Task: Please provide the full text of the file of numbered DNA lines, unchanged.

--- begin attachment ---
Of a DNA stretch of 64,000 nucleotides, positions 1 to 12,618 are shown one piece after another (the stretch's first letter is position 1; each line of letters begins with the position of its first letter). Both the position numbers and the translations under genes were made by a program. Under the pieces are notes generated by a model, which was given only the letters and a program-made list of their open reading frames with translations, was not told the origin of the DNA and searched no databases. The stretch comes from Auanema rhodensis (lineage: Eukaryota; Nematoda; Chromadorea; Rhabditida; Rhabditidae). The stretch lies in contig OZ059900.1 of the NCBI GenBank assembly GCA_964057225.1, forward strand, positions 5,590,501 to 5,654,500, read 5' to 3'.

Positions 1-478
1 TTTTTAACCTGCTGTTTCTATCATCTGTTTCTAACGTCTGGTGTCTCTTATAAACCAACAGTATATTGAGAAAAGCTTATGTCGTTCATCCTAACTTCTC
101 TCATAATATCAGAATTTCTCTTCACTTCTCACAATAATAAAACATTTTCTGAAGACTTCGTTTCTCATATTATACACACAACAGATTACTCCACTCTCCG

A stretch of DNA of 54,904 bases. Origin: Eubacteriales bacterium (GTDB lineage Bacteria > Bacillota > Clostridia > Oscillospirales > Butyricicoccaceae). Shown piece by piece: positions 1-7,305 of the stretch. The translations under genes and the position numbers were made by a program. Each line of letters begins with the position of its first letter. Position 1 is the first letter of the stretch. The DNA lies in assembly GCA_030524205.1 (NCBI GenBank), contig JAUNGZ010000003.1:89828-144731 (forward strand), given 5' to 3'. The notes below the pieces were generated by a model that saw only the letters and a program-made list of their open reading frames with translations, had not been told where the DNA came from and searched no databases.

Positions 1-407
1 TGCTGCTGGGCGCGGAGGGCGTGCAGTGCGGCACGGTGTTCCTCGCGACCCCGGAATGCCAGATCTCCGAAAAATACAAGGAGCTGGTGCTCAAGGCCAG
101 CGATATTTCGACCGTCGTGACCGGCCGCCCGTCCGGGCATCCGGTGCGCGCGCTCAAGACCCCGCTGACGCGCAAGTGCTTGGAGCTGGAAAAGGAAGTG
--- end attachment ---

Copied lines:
Of a DNA stretch of 64,000 nucleotides, positions 1 to 12,618 are shown one piece after another (the stretch's first letter is position 1; each line of letters begins with the position of its first letter). Both the position numbers and the translations under genes were made by a program. Under the pieces are notes generated by a model, which was given only the letters and a program-made list of their open reading frames with translations, was not told the origin of the DNA and searched no databases. The stretch comes from Auanema rhodensis (lineage: Eukaryota; Nematoda; Chromadorea; Rhabditida; Rhabditidae). The stretch lies in contig OZ059900.1 of the NCBI GenBank assembly GCA_964057225.1, forward strand, positions 5,590,501 to 5,654,500, read 5' to 3'.

Positions 1-478
1 TTTTTAACCTGCTGTTTCTATCATCTGTTTCTAACGTCTGGTGTCTCTTATAAACCAACAGTATATTGAGAAAAGCTTATGTCGTTCATCCTAACTTCTC
101 TCATAATATCAGAATTTCTCTTCACTTCTCACAATAATAAAACATTTTCTGAAGACTTCGTTTCTCATATTATACACACAACAGATTACTCCACTCTCCG

A stretch of DNA of 54,904 bases. Origin: Eubacteriales bacterium (GTDB lineage Bacteria > Bacillota > Clostridia > Oscillospirales > Butyricicoccaceae). Shown piece by piece: positions 1-7,305 of the stretch. The translations under genes and the position numbers were made by a program. Each line of letters begins with the position of its first letter. Position 1 is the first letter of the stretch. The DNA lies in assembly GCA_030524205.1 (NCBI GenBank), contig JAUNGZ010000003.1:89828-144731 (forward strand), given 5' to 3'. The notes below the pieces were generated by a model that saw only the letters and a program-made list of their open reading frames with translations, had not been told where the DNA came from and searched no databases.

Positions 1-407
1 TGCTGCTGGGCGCGGAGGGCGTGCAGTGCGGCACGGTGTTCCTCGCGACCCCGGAATGCCAGATCTCCGAAAAATACAAGGAGCTGGTGCTCAAGGCCAG
101 CGATATTTCGACCGTCGTGACCGGCCGCCCGTCCGGGCATCCGGTGCGCGCGCTCAAGACCCCGCTGACGCGCAAGTGCTTGGAGCTGGAAAAGGAAGTG